Share this...Share on FacebookTweet about this on TwitterShare on Google+Pin on PinterestShare on StumbleUponShare on TumblrShare on RedditDigg thisShare on LinkedInEmail this to someone

Trust

Posted on
Categories Babysitting, Childcare, Mommy Issues, Other people, Relationships, Safety, Travel, Working1 Comment

I recently had to take an emergency trip from my home in Texas to London, where I was needed to help care for my 2-year-old nephew. A co-worker pointed out that this went against the norm. It’s normally the UK that exports its nannies to the US, he said.

It didn’t make sense to bring my daughters with me, financially or practically. I didn’t want them to miss school. We wouldn’t even get to see London because I was going to have to focus on my nephew. Besides, I wouldn’t be able to get them passports in time. I cut it close with my own passport as it was. It had expired, but, fortunately, I fell within the criteria for an emergency travel credential, a passport substitute, good for this trip only. I drove 300+ miles roundtrip while my first graders were at school to obtain it.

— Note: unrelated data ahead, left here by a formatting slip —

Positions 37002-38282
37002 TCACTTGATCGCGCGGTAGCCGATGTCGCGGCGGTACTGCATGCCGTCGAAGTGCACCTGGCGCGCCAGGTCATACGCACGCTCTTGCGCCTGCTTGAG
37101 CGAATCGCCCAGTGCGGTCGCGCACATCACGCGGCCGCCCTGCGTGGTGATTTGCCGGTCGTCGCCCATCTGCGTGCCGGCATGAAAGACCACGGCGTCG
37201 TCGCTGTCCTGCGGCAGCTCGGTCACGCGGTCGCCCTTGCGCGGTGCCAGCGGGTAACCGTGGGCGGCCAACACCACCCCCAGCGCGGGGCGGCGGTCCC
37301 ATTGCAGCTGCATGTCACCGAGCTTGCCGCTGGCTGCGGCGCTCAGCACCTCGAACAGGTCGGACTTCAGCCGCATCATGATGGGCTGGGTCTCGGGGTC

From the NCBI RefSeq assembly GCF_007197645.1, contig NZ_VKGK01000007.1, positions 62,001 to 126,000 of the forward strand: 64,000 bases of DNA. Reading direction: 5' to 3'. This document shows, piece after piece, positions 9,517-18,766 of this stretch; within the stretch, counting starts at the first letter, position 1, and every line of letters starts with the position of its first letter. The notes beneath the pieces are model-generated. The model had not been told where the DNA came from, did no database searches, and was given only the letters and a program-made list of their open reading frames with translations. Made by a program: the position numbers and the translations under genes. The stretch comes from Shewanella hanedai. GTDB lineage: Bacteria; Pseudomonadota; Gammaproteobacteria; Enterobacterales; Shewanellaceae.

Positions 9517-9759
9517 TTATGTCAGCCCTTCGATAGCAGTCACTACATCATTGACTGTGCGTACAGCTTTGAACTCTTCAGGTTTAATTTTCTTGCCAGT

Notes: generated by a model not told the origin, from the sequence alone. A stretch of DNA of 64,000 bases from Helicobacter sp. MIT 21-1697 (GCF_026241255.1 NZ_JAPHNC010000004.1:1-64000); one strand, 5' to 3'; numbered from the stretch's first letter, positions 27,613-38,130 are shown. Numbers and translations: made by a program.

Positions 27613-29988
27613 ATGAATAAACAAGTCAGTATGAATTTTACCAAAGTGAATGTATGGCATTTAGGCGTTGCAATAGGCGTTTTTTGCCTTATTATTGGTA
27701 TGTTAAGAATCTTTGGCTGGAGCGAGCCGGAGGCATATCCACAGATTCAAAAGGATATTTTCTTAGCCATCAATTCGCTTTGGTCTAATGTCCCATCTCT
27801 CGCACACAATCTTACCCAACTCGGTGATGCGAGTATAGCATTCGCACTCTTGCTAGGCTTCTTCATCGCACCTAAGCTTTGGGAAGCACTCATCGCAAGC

I had to figure out how my daughters would be cared for while I was away. Their father lives 600 miles away and wasn’t going to be available. I don’t have any family nearby. What I do have is the village that it takes to raise a child, the people who are more family than family. These are the people who love J and M nearly as much as I do, from choice, not obligation.

I sent out two text messages, one to our babysitter Angie, and one to our former neighbour Heidi.